Annu. Rev. Astron. Astrophys. 1981. 19: 77-113
Copyright © 1981 by . All rights reserved

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Like ancient Gaul, abundance data relevant to the study of nucleosynthesis in the course of stellar and galactic evolution can be broadly divided into three parts: abundances of the various elements and their isotopes in the Solar System; composition peculiarities in the visible layers of individual stars, planetary nebulae, young supernova remnants, cosmic ray sources, etc. due to thermonuclear (or other) processes that have taken place in the course of the internal evolution of the stars themselves; and the composition of the interstellar medium (ISM) at different places and times as judged either from direct observations of the ISM at the present time or from characteristics of the various stellar populations that are taken as being identical to those of the ISM at the time and place where the respective stars were born.

The Solar System provides the richest source of data that we have, thereby giving us both a cross section through the effects of past nucleosynthesis in the neighborhood of the Sun and a standard to which the more limited data for other objects can be compared; while abundances in evolved stars, planetary nebulae, and young supernova remnants (SNR) provide direct information on nuclear and mixing processes in stellar evolution that are believed to be responsible for continuing enrichment of the ISM in heavy elements and to be much like the corresponding processes that have produced the abundance distribution in the ISM today, which - in our own neighborhood - is fairly similar to the standard solar-system distribution.

The present article is concerned with the third aspect of astrophysical abundances, relating to the ISM and stellar populations. This aspect, like the others, has benefited from substantial advances in instrumental technique and theoretical modeling in recent years, which have made it possible to make a number of definite assertions about the composition of individual stars and HII regions, and about certain isotopic ratios in the diffuse ISM. The accuracy still varies widely, ranging from perhaps ± 10 percent for the He/H ratio in some HII regions to ± 0.1 to 0.3 dex for typical spectroscopic determinations of specific elements in individual objects. The study of stellar populations in remote galaxies, where only the integrated light can be observed, still presents severe difficulties, and even when HII regions are present and can be fairly accurately analyzed to give gas-phase abundances in the ISM, one cannot automatically assume that the results apply to the underlying stellar population, which in general will cover a wide range of ages.

Owing to limited space, we cannot review here all topics related to our subject; in particular, we can refer only in passing to models of galactic chemical evolution for which the reader should see the articles by Audouze & Tinsley (1976), Tinsley (1980), and Pagel (1979b, 1981). The entire field of astronomical abundances, as it looked six years ago, has been reviewed by Trimble (1975). Other relevant articles, which we shall essentially take as read, are those of van den Bergh (1975: Stellar Populations in Galaxies), Peimbert (1975: Extragalactic Gaseous Nebulae), Baschek (1979: Abundances in Evolved Stars), Kraft (1979: On the Nonhomogeneity of Metal Abundances in Globular Clusters and the Satellite Subsystems of the Galaxy), and Harris & Racine (1979: Globular Clusters in Galaxies). Globular clusters are also reviewed by K.C. Freeman and J. Norris in this volume.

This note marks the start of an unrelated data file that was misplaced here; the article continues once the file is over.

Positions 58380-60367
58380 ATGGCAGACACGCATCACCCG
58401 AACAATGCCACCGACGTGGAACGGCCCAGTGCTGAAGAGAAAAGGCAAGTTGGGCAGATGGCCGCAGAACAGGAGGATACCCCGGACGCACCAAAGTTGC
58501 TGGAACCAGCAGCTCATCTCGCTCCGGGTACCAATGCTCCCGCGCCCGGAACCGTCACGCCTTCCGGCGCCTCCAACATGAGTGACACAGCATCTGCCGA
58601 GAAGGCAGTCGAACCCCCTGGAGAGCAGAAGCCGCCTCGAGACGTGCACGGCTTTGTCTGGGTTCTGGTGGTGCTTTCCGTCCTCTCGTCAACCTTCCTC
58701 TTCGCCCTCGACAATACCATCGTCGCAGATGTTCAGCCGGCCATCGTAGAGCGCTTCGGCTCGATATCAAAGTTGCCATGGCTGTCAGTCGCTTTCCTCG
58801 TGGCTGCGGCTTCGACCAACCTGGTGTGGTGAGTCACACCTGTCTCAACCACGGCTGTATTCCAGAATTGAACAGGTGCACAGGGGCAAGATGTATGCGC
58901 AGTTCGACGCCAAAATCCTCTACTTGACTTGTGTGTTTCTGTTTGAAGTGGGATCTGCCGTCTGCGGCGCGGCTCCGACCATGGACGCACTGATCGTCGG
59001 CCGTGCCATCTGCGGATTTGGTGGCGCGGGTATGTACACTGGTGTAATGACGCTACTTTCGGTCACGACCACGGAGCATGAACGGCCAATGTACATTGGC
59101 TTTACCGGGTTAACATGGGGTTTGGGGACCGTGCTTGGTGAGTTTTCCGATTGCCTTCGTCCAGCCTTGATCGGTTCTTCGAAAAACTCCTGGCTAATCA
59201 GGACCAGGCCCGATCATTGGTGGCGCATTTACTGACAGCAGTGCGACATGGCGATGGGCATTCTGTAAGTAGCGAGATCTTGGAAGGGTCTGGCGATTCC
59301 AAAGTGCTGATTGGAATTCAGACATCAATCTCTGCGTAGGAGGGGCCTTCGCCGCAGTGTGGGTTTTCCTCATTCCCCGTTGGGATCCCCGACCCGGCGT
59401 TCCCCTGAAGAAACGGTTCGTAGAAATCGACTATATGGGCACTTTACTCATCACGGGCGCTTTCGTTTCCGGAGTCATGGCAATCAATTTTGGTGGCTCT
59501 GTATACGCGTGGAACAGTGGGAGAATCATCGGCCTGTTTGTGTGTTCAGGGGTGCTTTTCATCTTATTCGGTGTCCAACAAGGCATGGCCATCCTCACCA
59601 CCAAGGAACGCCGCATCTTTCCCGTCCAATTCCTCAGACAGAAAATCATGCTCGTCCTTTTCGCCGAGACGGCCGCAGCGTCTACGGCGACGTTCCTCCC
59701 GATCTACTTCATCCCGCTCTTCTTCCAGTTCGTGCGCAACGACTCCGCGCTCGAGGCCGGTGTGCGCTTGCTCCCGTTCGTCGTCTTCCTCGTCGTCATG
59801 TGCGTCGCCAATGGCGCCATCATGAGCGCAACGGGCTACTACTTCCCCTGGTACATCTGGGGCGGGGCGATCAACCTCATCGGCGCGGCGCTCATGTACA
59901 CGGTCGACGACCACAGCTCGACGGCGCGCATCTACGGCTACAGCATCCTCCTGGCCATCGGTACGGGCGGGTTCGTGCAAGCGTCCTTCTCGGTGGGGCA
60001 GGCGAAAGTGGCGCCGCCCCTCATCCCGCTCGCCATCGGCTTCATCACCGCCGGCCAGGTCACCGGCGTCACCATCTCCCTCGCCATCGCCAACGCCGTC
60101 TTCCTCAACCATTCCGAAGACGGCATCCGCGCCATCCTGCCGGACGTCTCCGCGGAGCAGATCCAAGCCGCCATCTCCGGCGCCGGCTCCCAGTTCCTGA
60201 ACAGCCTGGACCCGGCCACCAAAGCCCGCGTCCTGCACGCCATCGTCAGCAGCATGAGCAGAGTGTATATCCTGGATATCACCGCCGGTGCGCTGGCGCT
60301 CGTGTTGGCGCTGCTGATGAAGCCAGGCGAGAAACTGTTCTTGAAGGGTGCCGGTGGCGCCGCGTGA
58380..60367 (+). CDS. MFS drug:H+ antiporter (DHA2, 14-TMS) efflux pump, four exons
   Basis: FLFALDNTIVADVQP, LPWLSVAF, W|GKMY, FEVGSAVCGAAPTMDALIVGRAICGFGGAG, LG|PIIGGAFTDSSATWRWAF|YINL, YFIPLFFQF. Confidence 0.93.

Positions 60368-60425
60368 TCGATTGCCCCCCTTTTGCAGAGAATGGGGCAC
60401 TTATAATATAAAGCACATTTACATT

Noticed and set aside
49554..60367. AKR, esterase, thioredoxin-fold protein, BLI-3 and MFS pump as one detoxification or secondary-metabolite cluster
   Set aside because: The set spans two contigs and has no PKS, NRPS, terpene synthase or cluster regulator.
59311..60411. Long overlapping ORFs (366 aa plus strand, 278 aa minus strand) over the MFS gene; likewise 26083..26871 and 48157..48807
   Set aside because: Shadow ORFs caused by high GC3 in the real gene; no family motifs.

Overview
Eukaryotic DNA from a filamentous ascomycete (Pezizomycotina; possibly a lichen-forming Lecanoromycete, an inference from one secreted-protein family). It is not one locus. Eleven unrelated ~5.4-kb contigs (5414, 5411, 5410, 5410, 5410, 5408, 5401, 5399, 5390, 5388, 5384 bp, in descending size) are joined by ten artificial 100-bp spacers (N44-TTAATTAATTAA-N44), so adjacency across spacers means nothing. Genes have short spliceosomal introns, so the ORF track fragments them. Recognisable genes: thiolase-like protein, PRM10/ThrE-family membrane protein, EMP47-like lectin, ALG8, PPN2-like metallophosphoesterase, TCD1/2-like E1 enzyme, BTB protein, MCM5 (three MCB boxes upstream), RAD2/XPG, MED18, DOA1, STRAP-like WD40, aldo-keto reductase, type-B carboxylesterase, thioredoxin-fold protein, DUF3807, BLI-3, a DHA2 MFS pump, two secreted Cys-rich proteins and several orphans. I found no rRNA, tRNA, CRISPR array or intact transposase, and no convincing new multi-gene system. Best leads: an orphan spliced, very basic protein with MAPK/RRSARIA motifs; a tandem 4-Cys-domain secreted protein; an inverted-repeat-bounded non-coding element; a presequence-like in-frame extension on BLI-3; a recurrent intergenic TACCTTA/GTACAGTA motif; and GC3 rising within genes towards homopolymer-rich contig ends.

The plan of the present article is as follows. In Section 2 we review the results in our own neighborhood, which is of special interest because of the relatively large amount of detailed information available for a sufficient number of stars to permit statistical discussions of such important topics as the age-metallicity and number-metallicity relations and primordial variations among different elements. In Section 3 we consider more large-scale trends, i.e. abundance gradients in the disk and halo of our Galaxy, the diffuse ISM, and molecular clouds. The remainder of the article is devoted to other galaxies, which raise special problems in abundance determination. The various indicators (statistical properties of stars, emission nebulae, and integrated light from stellar populations) and their virtues and limitations are discussed in Section 4, while in Section 5 we attempt to summarize what is known about Irregular (and Blue Compact) galaxies, Ellipticals, Dwarf Spheroidals, and Spirals, with special reference to abundance gradients, the nitrogen: oxygen ratio, and overall mass-metallicity relations. We give some brief conclusions and suggestions for future work in Section 6.

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